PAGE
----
Artist and activist Ai Weiwei has cautioned against seeing COP26 as the answer to the world’s climate problems, insisting “we cannot depend on one meeting”.
It is the “responsibility of being a human” that we all look after the planet, he told Sky News.
Speaking about the climate conference, which begins on Sunday in Glasgow, the leading Chinese dissident said it “probably is too late and most likely nothing will change… we cannot depend on one meeting”.
As known for his political activism as his art, Weiwei came to prominence designing the Bird’s Nest stadium for the 2008 Beijing Olympics.
His life in China became increasingly difficult after he spoke out against the Chinese government and he left his home country in 2015.
However, the artist defends how China’s greenhouse emissions have come to exceed all developed nations – saying that China’s 1.4 billion people per capita produce less greenhouse emissions than the US.
“I think what we have to understand is what China did, every nation did before… so to use one standard to measure certain areas is very colonial and very discriminating,” he said.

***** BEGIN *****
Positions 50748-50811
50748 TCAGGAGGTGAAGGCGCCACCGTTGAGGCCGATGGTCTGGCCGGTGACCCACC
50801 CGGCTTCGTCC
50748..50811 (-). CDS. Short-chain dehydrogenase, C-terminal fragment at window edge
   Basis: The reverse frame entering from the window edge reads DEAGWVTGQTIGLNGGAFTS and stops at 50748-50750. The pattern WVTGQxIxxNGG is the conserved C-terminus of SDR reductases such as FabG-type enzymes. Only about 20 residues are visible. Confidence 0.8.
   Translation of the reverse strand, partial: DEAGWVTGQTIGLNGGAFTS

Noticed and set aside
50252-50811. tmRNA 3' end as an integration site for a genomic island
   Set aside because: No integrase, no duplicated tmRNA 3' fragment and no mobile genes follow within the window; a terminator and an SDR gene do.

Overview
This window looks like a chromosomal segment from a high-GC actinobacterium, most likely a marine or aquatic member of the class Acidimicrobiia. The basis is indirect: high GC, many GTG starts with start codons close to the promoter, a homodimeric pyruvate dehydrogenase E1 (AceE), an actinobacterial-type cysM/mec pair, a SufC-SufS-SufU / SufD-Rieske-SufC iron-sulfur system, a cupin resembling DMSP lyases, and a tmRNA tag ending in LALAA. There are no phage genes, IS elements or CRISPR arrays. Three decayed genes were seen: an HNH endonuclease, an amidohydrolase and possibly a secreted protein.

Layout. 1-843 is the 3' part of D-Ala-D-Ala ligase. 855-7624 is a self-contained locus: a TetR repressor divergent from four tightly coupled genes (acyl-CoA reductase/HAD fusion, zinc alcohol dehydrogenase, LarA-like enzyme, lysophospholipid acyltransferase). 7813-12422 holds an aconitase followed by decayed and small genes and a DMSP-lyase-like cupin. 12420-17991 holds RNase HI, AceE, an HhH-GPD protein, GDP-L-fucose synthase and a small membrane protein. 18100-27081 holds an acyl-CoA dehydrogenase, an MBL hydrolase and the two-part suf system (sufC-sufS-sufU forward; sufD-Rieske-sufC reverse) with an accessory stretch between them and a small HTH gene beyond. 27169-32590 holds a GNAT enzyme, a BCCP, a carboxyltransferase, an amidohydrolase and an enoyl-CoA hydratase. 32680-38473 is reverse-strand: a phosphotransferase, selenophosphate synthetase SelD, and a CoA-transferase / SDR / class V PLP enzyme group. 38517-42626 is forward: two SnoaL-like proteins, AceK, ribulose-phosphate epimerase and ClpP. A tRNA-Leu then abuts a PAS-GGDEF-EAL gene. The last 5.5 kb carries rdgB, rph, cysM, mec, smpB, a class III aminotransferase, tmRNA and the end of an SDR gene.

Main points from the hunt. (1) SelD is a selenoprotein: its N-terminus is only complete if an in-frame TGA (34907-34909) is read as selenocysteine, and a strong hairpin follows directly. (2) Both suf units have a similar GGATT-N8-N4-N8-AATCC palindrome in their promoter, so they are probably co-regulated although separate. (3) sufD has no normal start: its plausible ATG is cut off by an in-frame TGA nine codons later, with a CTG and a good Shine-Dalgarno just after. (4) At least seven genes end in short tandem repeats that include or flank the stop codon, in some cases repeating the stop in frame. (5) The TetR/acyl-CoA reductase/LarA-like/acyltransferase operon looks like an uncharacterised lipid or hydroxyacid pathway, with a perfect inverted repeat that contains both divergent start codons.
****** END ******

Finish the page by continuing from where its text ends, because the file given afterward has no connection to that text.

Whatever agreements are reached at COP26, Ai Weiwei believes China is capable of change.
“China is aware of the challenge ahead… on the basis of a sectarian state, once they make a clear policy, they can follow up their decisions, and if they really want to they can do anything to achieve their plan.”
The artist was speaking as his latest work, a digital project starting from the year he was born until now, goes on public display at Piccadilly Circus in London as part of the Circa art movement.
He also joins leading creatives – including Hans Ulrich Obrist, Indy Johar, Katharine Hamnett and Sir David Adjaye – in giving his thoughts to the art platform’s first print publication, a manifesto called “Where do we go from now?”
In it, he answers: “Do we ever go anywhere? I think we are going nowhere, we are staying. And the question is, can we really stay here?”
The artist says we all need to take a stand on climate change.
“Deforestation and pollution is all done by a human. We always point a finger to others but, in that sense, everybody’s involved. Everybody contributed to the damage of the planet.
“If you don’t act or if you’re not conscious about what has been going wrong, I think that’s so tragic… I think this is a responsibility of being human to take care of all human conditions.”